Posted by on September 21, 2022 3:42 pm
Categories: News The Hill

Campaign Report — Fetterman hits the trail running

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Fetterman ramps up campaign appearances

Pennsylvania Senate candidate John Fetterman (D) is becoming more of a regular figure on the physical campaign trail after weeks of facing scrutiny over his health.

Last weekend, Fetterman drew a crowd of 1,000 at a Scranton rally and is slated to hold another rally in Philadelphia this weekend. The campaign said they saw a crowd of 3,000 attend a rally with Fetterman and Planned Parenthood earlier this month in Philadelphia, the same day as the home opener for the Philadelphia Eagles, no less.

The Democrat is also seeking to appeal to voters in rural and conservative strongholds. Fetterman’s campaign said a crowd of over 500 supporters came out to see the candidate at an even in “deep red” Indiana County on Tuesday.

‘People are hungry’: “We’re really seeing something really special play out here in Pennsylvania,” Fetterman’s spokesperson Joe Calvello told The Hill. “Now we’re back out there and I think people are hungry.”

The change in pace for the Fetterman campaign comes as Republican Senate candidate Dr. Mehmet Oz and his Republican allies have sought to portray the lieutenant governor as weak and absent from the campaign trail following a stroke he suffered in May.

Oz hits back: But Oz and his allies say that Fetterman has not been transparent enough. Oz has drawn attention in particular to an upcoming October 25 televised debate hosted by The Hill’s parent company Nexstar.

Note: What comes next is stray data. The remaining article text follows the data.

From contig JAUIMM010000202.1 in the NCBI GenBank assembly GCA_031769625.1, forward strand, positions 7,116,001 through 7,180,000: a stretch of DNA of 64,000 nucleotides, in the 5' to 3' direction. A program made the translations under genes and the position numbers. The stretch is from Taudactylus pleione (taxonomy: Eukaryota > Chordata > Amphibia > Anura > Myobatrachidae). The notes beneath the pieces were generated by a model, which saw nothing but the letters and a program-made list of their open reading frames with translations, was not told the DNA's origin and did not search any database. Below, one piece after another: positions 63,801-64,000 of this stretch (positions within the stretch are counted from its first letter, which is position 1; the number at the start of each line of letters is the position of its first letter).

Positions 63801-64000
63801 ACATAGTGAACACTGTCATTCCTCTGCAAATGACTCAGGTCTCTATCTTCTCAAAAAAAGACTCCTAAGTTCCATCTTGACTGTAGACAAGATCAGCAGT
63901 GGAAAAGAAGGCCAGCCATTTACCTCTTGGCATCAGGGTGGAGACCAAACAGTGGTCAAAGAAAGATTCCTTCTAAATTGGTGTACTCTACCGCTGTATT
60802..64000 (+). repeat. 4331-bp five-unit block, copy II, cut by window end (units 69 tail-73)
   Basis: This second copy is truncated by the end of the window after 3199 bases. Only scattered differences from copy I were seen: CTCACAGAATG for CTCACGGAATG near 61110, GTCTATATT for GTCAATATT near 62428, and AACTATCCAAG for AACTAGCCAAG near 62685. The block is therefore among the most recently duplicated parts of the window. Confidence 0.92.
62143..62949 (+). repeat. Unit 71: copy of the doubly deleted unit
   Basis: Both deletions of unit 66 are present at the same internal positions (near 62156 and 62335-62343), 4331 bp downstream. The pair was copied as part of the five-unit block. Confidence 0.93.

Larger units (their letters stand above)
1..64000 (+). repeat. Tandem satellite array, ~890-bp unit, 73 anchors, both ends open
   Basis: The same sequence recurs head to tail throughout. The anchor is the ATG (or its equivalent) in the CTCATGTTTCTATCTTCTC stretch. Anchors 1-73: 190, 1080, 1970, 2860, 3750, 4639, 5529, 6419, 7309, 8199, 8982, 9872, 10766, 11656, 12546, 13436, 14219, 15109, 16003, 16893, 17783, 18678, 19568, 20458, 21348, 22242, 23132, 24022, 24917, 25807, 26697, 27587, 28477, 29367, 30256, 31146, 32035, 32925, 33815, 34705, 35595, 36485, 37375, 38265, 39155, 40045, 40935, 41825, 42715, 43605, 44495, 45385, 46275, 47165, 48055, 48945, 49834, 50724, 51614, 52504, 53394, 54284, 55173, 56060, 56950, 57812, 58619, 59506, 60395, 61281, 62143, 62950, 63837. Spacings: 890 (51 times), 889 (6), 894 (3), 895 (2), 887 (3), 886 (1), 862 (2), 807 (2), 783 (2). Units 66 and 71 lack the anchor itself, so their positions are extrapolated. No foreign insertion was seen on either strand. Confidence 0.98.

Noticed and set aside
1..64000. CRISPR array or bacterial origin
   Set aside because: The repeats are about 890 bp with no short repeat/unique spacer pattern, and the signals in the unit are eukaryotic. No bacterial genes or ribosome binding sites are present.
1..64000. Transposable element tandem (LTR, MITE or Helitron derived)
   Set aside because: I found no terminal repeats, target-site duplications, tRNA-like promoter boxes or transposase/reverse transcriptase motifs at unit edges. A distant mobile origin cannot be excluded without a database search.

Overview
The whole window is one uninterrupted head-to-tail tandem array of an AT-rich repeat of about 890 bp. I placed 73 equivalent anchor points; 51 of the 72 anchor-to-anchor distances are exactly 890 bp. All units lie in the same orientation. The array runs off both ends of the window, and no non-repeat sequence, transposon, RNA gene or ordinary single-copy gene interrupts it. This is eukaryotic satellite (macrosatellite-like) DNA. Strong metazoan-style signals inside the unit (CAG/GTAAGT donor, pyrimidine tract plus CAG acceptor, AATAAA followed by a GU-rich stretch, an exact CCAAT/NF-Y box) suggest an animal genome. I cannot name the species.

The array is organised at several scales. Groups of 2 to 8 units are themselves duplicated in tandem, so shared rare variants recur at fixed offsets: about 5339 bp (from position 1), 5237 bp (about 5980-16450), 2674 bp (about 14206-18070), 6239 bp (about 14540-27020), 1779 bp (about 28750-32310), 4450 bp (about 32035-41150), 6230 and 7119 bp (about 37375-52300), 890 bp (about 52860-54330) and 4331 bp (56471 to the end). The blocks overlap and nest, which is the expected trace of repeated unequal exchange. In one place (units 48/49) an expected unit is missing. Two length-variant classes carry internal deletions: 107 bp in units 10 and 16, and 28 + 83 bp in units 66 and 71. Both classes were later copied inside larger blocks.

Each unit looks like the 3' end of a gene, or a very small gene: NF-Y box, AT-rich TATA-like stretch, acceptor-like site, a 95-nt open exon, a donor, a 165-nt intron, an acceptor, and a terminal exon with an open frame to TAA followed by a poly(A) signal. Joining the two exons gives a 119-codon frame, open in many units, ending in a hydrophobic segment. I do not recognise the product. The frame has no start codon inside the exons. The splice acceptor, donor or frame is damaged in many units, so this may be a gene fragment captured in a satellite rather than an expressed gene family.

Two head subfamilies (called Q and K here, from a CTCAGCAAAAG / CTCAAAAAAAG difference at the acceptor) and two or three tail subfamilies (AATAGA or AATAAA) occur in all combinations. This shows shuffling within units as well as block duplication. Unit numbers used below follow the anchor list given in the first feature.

Shortly after Fetterman announced he was attending the forum earlier this month, the Oz campaign rolled out a statement demanding that the Fetterman campaign agree to three conditions: that the moderator explain that Fetterman is using a closed-captioning system, that questions in practice sessions do not resemble the questions in the live debate and that the debate would be extended from 60 minutes to 90 minutes.

“For months John Fetterman lied and dragged his feet on debating Dr. Oz and with absentee ballots already out, voters still won’t see a debate until the end of October,” said Rachel Tripp, a senior communications adviser to Oz’s campaign. “John Fetterman needs to agree to more debates so more voters can take part and they need to be extended to 90 minutes to accommodate for closed captioning concessions that have been made.”

GOP hopes rise for Walker

As polling and forecasts continue to show Democrats gaining ground in their quest to defend the Senate majority, Republicans are feeling renewed hope in at least one battleground state: Georgia.

GOP Senate candidate Herschel Walker and his campaign suffered a series of early stumbles during the campaign, but The Hill’s Max Greenwood reports that Republican officials say they are seeing a more profession operation emerging from Walker’s campaign.

The growth of Herschel: “I think you’re seeing the professionalization of Herschel as a candidate,” Chuck Clay, a former state senator and Georgia GOP chair, told The Hill. “He is who he is. His early on statements that were kind of goofy or off the wall — but never malicious or mean-spirited — have sort of been brought under control.”

Walker’s campaign lately has been focused on deploying the national Republican message through hitting incumbent Democratic Sen. Raphael Warnock (D-Ga.) inflation, crime, and border security. Walker has also presented a more unifying message, saying he wants to “bring us together” while accusing Warnock and Democrats of using “race to divide” Americans.

And polls seem to be reflecting that.

An InsiderAdvantage-Fox 5 Atlanta poll released earlier this month found Walker leading Warnock by three points. In July, Warnock was leading Walker by that same margin.